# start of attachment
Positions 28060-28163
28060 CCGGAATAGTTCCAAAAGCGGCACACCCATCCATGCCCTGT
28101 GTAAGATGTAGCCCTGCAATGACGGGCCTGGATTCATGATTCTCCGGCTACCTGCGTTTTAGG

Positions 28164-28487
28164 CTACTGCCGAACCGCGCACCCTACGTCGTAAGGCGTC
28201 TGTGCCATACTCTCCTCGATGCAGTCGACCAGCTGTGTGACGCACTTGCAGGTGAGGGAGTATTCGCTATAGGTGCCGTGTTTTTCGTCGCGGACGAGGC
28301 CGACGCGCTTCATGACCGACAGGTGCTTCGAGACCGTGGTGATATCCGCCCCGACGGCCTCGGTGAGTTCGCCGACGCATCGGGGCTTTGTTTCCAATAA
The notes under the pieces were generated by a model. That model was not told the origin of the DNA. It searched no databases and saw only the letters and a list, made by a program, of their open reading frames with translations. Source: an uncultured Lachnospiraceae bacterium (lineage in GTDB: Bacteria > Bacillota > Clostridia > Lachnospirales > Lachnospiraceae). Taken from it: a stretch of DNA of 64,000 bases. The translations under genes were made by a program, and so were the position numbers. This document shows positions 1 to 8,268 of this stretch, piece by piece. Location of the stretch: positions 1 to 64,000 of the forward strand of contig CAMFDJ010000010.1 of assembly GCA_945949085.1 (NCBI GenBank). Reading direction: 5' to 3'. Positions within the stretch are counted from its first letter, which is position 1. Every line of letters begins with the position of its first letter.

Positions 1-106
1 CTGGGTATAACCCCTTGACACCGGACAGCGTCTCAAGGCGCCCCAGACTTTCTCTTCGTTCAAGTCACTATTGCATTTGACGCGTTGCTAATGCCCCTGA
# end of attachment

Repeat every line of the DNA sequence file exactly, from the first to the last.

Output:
Positions 28060-28163
28060 CCGGAATAGTTCCAAAAGCGGCACACCCATCCATGCCCTGT
28101 GTAAGATGTAGCCCTGCAATGACGGGCCTGGATTCATGATTCTCCGGCTACCTGCGTTTTAGG

Positions 28164-28487
28164 CTACTGCCGAACCGCGCACCCTACGTCGTAAGGCGTC
28201 TGTGCCATACTCTCCTCGATGCAGTCGACCAGCTGTGTGACGCACTTGCAGGTGAGGGAGTATTCGCTATAGGTGCCGTGTTTTTCGTCGCGGACGAGGC
28301 CGACGCGCTTCATGACCGACAGGTGCTTCGAGACCGTGGTGATATCCGCCCCGACGGCCTCGGTGAGTTCGCCGACGCATCGGGGCTTTGTTTCCAATAA
The notes under the pieces were generated by a model. That model was not told the origin of the DNA. It searched no databases and saw only the letters and a list, made by a program, of their open reading frames with translations. Source: an uncultured Lachnospiraceae bacterium (lineage in GTDB: Bacteria > Bacillota > Clostridia > Lachnospirales > Lachnospiraceae). Taken from it: a stretch of DNA of 64,000 bases. The translations under genes were made by a program, and so were the position numbers. This document shows positions 1 to 8,268 of this stretch, piece by piece. Location of the stretch: positions 1 to 64,000 of the forward strand of contig CAMFDJ010000010.1 of assembly GCA_945949085.1 (NCBI GenBank). Reading direction: 5' to 3'. Positions within the stretch are counted from its first letter, which is position 1. Every line of letters begins with the position of its first letter.

Positions 1-106
1 CTGGGTATAACCCCTTGACACCGGACAGCGTCTCAAGGCGCCCCAGACTTTCTCTTCGTTCAAGTCACTATTGCATTTGACGCGTTGCTAATGCCCCTGA